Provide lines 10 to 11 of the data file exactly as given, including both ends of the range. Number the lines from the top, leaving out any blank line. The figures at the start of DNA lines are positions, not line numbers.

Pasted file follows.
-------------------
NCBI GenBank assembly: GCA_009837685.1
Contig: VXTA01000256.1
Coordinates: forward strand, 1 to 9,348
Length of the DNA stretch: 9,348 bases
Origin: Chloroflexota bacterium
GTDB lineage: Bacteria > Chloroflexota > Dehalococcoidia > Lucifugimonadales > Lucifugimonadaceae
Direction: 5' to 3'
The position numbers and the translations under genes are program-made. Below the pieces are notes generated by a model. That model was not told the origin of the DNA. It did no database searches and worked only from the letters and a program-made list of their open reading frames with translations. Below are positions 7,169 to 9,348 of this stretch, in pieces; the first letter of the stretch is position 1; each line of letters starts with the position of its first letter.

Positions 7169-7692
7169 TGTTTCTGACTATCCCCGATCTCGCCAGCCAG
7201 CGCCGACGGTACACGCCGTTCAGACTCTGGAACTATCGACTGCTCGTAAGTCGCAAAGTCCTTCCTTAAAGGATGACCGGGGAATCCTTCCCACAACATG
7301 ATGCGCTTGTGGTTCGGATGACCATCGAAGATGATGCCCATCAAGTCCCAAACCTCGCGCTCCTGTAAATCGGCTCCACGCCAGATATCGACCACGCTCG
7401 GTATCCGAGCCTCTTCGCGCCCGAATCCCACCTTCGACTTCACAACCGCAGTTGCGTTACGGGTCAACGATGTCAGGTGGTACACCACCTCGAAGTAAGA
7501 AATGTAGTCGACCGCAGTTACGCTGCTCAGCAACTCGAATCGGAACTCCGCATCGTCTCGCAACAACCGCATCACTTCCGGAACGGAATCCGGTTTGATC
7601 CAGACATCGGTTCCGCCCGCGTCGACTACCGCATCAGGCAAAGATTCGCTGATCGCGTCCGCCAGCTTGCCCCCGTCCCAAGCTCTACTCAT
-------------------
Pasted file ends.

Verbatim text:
7169 TGTTTCTGACTATCCCCGATCTCGCCAGCCAG
7201 CGCCGACGGTACACGCCGTTCAGACTCTGGAACTATCGACTGCTCGTAAGTCGCAAAGTCCTTCCTTAAAGGATGACCGGGGAATCCTTCCCACAACATG